By Osmel Ramirez Alvarez
HAVANA TIMES — Fidel Castro died last night at age 90; the country is in mourning. He was a man who left his mark on the history of Cuba and the world; who did a lot of good as well as a lot of bad in his search to do the right thing along his path of extreme utopias. However “as he stood with the poor, he deserves respect,” from both his friends as well as his enemies.
It was always believed that the remains of the Cuban Revolution’s Comandante in Chief would be put on show in a majestic mausoleum, imitating those of Lenin and other Communist leaders, Even in the areas surrounding Jose Marti Memorial in Revolution Square, in the capital, there is wasteland that appeared to be waiting for a building of this greatness.
However, today we have awoken to a tragic itinerary which is extremely austere for the great leader: Funeral honors will last nine days, his body will be cremated as he wished; his ashes will be shown at the Jose Marti Memorial in Revolution Square on November 28th and 29th, which will end in a mass farewell ceremony in the Square itself at 7 PM on the last day; then his ashes will travel around the entire country along a route which will reenact his Victory Caravan march in 1959, however in reverse. This tour will end in a mass ceremony as a farewell in Antonio Maceo Square in Santiago de Cuba on December 3rd at 7 PM; and then his ashes will rest in Santa Ifigenia Cementery in the Eastern capital, in a burial ceremony that will take place from 7 AM onwards on December 4th.
Every death is unfortunate and the truth is that Fidel Castro is greatly admired in Cuba, in spite of his mistakes and the great consequences they’ve had. It would be insensitive of his firmest enemies to not leave behind their offensive and radical language at this time, because today it will just resound as brutal and cruel. Asking for sadness would be too much, but showing joy would not only be a sign of a lack of respect, but of weakness too. I’m not a believer but I have always admired the Christian mandate of “loving your enemies.” I feel like this makes us the bigger people in the situation and gives us nobility.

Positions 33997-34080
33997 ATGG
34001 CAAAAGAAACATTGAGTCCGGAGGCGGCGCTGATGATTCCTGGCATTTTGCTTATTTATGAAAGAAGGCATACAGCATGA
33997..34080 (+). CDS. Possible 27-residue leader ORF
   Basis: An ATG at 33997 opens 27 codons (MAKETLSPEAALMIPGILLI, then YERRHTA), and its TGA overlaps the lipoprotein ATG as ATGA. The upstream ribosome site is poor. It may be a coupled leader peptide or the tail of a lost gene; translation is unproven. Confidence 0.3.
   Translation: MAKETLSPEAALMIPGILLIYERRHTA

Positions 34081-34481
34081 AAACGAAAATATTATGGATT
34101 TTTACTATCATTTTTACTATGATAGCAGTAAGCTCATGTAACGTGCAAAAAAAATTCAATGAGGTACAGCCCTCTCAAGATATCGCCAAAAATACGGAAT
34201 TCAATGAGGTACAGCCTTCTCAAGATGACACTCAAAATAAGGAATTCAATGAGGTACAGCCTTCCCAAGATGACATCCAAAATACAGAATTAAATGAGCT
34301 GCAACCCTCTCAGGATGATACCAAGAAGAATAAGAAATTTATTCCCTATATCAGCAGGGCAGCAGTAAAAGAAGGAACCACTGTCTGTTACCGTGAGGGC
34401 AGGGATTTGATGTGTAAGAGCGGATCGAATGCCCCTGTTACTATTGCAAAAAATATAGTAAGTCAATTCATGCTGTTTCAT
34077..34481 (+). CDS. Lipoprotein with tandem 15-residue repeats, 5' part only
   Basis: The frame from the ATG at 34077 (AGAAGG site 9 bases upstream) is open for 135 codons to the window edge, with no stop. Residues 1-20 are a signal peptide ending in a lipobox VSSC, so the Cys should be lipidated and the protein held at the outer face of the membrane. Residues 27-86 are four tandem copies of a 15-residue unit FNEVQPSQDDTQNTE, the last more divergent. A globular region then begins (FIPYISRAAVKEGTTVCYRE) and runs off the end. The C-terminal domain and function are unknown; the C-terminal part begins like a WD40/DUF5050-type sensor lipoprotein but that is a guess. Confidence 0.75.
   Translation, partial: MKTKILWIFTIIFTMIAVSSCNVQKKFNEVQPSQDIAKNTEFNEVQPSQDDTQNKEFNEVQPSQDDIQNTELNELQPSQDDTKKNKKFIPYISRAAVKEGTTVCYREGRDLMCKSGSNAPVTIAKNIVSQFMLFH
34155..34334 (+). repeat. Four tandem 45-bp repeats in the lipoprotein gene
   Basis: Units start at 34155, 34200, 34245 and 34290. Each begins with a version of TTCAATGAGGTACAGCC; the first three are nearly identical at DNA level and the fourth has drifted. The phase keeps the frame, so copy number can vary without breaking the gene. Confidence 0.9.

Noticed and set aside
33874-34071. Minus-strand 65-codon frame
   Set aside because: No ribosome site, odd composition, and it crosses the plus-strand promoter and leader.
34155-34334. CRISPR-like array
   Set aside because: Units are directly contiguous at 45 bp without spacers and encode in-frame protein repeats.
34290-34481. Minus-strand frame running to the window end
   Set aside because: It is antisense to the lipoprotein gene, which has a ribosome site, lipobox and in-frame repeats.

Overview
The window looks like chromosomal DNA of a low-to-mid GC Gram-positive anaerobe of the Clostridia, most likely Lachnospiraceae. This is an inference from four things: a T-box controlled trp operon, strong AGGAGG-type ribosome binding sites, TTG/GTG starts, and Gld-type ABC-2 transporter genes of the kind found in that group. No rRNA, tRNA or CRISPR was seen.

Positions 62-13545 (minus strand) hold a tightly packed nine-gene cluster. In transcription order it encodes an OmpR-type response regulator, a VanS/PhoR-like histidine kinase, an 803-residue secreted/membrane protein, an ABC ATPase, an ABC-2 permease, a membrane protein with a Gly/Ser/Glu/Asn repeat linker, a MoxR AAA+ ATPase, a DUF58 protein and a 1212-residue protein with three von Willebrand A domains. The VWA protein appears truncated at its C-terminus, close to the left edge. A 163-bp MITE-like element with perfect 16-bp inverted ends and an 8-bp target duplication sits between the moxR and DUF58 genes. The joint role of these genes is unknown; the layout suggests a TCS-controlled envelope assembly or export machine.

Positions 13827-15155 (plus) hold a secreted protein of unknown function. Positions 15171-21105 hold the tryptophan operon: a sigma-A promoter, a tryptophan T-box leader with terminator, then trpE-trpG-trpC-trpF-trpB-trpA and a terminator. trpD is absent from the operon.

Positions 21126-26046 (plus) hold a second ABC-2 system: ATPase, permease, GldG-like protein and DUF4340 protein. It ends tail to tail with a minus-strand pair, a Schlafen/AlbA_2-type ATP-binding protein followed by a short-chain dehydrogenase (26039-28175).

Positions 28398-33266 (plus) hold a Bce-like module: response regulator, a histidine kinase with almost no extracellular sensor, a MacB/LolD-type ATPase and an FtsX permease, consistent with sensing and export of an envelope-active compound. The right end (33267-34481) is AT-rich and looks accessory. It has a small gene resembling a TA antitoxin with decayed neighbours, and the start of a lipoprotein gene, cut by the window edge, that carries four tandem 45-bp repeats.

Fidel was not able to make his dreams come true because he chose an extremist socialist path and he never left it even when historical reality cried out to him to do so. His personal war, which became our own, against US imperialism weighed heavier, and that stopped him from abandoning his utopia. However, it´s also fair to mention that after his initial career as a guerrilla fighter, he made international politics using Cuba’s heath, education and sport achievements while others used war to do so. And his ideas, although flawed, left many positive things which we can no longer make the most of because this system persists, but will become great strengths to launch our well-being soon, when we take lead of our country.
It’s also worth pointing out that people on the street have woken up with this extremely important piece of news and it would be very strange to see anyone joyful, however, it’s also significant that nobody is sad or crying. We are talking about a great leader. When Che’s death was announced in the 1960s, it was said that people shouted and wailed in the streets as if it had been their brother or a son; I also know that there was public mourning when Lenin, Stalin, Mao or Uncle Ho. It is also striking and positive that our people still have respect for the leaders of the Revolution at this stage, but are no longer devoted like they were in the past. It’s a good sign not only of ideological detachment but also of tolerance and harmony; the absence of hate.
A new era will begin today in Cuba’s history. Fidel’s person, although rickety because of his old age, used to inspire a great deal of respect from the old school of extreme socialists and used to bring necessary changes to a halt. Whether it’s Raul or somebody else who comes after Fidel, they will feel freer to experiment without having to look over their shoulder, to open up spaces to the new or the old which is a good thing, to find a path for national reconciliation and to make progress; a path “for everyone and for the well-being of all Cubans.”
And it’s not about making firewood out of a fallen tree but about making the most of the fact that this tree no longer exists so as to build a better building for the Homeland on this vital piece of land, a space that has been occupied for so long. For over five decades, Cubans here and abroad have discussed the question of keeping or knocking down this tree, because some people considered it God while others considered it the Devil. However, history wanted to bring us to this point where it was Nature itself who would bring about this turning point.
For Fidel, our honors; for those who loved him and followed his ideas, our condolences; for his enemies and detractors, thanks in advance for your sensitivity and the wish for a better landscape post-Fidel; for Cuba, our wishes for the best of futures.